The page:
April 28, 2017
A 925 m length of shoreline, located on the West Arm of the Kootenay Lake, was resurveyed on April 26, 2017, as a follow-up to the Shoreline Cleanup Assessment Technique (SCAT) surveys that were completed on April 17 and April 20, 2017.
The complete SCAT report for April 26, 2017 can be found here.
April 25, 2017 - 8:32 am
Masse Environmental, a contractor hired by Western Pacific Marine, completed an initial Shoreline Cleanup Assessment Technique (SCAT) survey on April 17, 2017. The same shoreline sections were resurveyed on April 20, 2017. Results from the SCAT surveys were reviewed by Canadian Coast Guard and B.C. Ministry of Environment.
The SCAT report indicates a light film in most of the areas sampled, with patches of light rainbow sheen present in a few locations. While there were still signs of sheen visible during the April 20 SCAT survey, there was no recoverable oil due to the thinness of the product. The SCAT report can be found here.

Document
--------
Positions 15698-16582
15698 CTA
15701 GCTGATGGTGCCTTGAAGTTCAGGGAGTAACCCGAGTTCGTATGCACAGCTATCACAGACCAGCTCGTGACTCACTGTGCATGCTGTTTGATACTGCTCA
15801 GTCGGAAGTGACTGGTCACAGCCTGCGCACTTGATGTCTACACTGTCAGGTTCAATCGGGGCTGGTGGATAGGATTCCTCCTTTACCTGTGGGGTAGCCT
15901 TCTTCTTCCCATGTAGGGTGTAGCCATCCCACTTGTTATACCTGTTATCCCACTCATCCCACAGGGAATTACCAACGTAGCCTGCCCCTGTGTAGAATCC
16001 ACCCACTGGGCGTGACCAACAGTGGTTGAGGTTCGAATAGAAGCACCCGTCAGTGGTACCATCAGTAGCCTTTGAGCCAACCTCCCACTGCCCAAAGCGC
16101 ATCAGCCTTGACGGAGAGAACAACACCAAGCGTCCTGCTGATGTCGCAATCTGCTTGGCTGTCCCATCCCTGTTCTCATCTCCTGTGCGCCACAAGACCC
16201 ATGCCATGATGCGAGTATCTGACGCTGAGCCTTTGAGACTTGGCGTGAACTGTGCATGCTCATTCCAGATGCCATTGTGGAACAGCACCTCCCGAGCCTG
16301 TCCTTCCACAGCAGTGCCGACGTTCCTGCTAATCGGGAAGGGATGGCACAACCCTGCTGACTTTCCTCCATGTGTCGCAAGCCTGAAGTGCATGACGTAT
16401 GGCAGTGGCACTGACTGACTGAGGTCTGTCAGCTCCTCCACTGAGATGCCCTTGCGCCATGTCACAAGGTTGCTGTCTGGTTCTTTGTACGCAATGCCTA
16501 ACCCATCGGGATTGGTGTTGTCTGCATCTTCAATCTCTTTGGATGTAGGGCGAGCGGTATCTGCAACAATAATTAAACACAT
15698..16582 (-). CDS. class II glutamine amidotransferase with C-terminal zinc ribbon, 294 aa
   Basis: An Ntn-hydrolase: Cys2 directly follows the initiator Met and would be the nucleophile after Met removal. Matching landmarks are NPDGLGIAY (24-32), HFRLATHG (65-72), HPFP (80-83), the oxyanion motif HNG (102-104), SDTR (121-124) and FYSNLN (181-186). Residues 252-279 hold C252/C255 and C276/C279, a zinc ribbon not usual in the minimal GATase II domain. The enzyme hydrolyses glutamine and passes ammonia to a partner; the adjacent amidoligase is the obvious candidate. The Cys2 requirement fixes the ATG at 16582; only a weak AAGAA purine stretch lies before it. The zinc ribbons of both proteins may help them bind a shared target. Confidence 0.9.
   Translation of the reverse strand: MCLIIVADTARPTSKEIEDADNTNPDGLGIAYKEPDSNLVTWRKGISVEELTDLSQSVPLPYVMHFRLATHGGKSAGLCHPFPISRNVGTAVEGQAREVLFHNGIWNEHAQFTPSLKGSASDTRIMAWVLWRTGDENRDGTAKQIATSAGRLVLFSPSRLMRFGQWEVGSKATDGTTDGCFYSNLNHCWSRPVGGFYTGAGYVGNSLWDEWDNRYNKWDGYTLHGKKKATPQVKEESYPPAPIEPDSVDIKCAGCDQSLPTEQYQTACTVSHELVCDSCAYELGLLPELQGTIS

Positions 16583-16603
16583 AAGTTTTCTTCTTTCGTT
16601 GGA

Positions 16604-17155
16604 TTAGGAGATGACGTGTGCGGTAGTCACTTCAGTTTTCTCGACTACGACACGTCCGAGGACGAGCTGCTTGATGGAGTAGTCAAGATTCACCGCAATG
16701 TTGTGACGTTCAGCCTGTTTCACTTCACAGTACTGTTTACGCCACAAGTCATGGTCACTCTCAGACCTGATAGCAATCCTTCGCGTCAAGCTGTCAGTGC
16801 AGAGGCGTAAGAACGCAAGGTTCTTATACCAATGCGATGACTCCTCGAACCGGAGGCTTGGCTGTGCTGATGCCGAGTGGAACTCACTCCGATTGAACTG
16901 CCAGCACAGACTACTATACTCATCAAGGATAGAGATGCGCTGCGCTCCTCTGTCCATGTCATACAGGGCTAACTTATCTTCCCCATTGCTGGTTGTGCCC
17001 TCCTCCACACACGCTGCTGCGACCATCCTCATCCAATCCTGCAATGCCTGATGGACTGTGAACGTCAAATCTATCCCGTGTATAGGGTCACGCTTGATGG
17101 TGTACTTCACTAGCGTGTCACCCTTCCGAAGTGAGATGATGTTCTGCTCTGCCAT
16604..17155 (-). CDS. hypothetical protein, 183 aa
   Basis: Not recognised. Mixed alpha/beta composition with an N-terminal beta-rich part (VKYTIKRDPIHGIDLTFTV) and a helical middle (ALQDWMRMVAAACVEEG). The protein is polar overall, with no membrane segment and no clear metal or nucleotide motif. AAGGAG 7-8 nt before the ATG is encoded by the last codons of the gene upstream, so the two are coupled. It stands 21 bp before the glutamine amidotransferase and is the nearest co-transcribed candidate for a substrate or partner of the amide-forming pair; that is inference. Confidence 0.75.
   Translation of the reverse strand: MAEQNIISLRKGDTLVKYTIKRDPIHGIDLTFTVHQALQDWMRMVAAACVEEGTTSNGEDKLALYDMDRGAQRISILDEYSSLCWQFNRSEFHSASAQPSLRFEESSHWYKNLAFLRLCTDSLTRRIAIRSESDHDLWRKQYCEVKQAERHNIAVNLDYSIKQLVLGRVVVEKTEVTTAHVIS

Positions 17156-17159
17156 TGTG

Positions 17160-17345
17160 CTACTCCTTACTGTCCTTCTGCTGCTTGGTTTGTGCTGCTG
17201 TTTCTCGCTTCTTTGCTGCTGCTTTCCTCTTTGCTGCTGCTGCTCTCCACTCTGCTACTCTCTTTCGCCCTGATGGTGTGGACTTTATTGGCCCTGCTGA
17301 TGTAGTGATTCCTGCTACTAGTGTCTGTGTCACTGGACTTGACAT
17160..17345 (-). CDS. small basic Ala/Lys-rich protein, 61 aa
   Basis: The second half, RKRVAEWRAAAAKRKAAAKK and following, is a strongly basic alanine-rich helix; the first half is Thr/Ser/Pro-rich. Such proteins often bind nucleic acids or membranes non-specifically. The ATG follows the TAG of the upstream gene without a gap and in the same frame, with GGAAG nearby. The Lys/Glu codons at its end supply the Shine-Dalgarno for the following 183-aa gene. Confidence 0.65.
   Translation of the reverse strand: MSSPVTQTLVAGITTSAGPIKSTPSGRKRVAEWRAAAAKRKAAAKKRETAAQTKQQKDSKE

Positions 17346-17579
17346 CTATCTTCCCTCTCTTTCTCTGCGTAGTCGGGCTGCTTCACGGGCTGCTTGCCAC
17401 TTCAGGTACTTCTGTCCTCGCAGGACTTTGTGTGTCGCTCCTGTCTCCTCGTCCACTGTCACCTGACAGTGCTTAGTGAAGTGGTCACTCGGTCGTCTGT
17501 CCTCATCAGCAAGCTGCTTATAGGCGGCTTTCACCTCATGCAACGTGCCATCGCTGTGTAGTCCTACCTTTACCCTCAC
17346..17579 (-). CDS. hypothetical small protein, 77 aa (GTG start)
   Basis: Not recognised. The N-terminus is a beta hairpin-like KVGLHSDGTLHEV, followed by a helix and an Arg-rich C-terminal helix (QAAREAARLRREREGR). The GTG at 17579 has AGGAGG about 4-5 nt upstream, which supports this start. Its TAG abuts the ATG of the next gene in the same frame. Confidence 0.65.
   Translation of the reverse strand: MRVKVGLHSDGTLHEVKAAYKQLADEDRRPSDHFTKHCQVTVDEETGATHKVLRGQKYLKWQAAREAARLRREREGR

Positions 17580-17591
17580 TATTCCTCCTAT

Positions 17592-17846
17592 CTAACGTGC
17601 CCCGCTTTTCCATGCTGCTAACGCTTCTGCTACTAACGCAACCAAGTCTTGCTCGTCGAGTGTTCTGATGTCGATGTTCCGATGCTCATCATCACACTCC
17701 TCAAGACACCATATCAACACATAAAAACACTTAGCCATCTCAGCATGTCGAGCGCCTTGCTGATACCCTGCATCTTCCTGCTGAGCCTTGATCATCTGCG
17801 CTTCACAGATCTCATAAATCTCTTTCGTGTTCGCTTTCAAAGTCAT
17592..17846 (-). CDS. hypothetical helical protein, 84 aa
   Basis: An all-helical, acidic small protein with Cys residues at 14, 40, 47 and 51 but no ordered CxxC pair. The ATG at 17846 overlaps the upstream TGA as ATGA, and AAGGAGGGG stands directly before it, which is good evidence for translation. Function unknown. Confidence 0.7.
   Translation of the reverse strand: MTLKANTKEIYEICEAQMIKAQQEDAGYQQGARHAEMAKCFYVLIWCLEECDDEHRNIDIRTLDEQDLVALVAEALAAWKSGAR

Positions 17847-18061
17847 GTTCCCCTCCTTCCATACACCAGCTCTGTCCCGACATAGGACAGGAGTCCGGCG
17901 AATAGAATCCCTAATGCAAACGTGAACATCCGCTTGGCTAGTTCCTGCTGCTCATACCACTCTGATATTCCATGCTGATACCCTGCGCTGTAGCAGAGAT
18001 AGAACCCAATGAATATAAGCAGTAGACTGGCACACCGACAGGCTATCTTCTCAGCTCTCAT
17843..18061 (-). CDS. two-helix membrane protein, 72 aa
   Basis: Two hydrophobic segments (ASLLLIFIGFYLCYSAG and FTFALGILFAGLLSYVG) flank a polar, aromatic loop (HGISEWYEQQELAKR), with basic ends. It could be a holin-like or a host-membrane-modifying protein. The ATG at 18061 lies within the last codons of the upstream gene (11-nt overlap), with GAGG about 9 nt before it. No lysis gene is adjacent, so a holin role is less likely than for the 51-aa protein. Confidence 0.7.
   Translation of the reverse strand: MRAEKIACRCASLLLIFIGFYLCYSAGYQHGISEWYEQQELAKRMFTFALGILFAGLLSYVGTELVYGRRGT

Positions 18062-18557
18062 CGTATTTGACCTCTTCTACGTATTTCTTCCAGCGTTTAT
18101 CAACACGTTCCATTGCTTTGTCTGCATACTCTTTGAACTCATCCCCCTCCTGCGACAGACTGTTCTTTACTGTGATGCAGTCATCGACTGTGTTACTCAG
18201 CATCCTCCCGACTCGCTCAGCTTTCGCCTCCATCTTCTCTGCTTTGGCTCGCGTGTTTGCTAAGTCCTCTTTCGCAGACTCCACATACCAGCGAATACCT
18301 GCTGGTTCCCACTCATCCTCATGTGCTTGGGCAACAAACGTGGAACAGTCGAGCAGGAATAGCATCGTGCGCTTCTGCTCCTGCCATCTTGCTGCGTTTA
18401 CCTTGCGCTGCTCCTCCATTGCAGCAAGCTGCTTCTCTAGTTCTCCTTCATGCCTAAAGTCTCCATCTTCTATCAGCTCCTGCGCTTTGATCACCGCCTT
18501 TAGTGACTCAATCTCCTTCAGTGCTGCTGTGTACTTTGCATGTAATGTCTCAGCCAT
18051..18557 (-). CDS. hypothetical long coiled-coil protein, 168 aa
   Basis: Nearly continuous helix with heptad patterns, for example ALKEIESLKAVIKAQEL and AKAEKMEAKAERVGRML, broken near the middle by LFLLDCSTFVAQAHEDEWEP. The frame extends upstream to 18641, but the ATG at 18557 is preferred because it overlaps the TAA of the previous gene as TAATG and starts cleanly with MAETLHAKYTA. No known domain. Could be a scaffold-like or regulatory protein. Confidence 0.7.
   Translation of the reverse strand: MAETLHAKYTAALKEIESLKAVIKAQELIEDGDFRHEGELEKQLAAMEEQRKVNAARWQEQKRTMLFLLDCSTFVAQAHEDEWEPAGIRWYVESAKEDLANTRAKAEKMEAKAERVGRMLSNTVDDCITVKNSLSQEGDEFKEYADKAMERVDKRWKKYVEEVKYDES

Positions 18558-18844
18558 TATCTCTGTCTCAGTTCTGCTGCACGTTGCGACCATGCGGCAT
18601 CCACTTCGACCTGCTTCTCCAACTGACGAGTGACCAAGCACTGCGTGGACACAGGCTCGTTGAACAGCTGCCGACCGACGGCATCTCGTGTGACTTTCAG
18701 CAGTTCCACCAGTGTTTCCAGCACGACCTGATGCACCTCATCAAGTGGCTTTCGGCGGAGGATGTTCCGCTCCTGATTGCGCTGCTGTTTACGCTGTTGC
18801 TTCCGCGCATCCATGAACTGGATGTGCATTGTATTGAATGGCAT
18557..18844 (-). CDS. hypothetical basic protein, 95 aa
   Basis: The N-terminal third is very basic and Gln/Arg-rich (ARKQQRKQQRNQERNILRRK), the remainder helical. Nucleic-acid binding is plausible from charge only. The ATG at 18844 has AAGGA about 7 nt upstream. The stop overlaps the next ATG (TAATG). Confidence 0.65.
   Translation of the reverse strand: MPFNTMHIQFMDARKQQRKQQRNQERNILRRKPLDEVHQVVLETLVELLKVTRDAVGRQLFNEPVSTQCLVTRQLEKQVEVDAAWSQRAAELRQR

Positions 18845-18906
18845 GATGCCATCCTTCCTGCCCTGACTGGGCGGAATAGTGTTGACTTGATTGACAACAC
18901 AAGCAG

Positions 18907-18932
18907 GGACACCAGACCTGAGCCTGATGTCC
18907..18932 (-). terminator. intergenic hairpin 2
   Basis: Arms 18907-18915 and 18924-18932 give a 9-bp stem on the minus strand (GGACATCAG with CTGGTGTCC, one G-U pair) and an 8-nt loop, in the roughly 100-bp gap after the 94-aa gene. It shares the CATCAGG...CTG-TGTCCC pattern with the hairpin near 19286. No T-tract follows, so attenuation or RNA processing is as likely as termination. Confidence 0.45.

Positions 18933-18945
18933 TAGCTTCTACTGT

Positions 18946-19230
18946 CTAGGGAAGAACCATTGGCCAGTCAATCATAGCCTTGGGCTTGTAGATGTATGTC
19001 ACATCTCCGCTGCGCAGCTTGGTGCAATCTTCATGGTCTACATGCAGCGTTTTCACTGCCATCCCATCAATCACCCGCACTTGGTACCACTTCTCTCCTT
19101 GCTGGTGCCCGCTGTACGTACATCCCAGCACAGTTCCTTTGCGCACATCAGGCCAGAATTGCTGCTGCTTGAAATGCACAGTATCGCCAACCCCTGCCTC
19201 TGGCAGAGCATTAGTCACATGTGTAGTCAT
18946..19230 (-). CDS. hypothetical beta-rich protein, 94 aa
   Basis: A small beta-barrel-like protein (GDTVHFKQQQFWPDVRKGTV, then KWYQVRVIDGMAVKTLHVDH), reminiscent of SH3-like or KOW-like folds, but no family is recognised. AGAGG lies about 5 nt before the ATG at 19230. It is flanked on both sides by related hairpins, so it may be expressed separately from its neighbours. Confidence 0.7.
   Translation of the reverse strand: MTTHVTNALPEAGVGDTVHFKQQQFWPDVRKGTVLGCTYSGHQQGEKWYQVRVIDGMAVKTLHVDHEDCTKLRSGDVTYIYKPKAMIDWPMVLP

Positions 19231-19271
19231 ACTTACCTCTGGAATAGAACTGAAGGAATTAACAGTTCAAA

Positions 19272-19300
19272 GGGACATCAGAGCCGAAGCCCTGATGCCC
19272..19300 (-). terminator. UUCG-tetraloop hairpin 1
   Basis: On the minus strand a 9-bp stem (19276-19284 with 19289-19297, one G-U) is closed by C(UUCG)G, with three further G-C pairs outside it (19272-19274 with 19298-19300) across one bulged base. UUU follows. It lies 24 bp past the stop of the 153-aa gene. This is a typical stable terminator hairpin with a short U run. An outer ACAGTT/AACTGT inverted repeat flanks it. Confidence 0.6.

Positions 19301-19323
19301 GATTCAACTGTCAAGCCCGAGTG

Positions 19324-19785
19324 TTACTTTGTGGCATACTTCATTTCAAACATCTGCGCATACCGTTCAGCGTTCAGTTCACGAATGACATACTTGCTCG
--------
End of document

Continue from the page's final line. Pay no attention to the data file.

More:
According to Masse Environmental, there was a notable reduction of odour and observable oil between SCAT surveys and continued improvement is expected. Significant flushing of the shoreline occurred between April 17 and April 20 due to wave action from the ferry, precipitation and changes in water levels in the West Arm of Kootenay Lake. Fortis BC forecasts water levels in the main lake will continue to rise until April 28, 2017. The level is forecast to rise 0.18 m above the height recorded at the time of the spill.
Water quality samples were collected at nine sites between April 16 – 19, 2017. Samples were taken from the top 10 – 20 cm of the water column and included surface water. Samples were analyzed for extractable petroleum hydrocarbons and polycyclic aromatic hydrocarbons. These are contaminants of concern that are typically tested for during oil spills of this type. The water quality report can be found here.
Another SCAT survey is planned for Wednesday, April 26. Water sampling will also continue this week.
April 19, 2017 - 9:19 am
The faulty piece of equipment was removed from the ferry yesterday morning. Western Pacific Marine recovered two barrels of emulsified oil and water solution from the leaking piece of machinery, for a total of just over 416 L of mixed oil and water. Western Pacific Marine is waiting until the the oil settles out and separates from the water to determine the exact amount of spilled gear oil. However, the amount spill has been determined to be less than originally thought.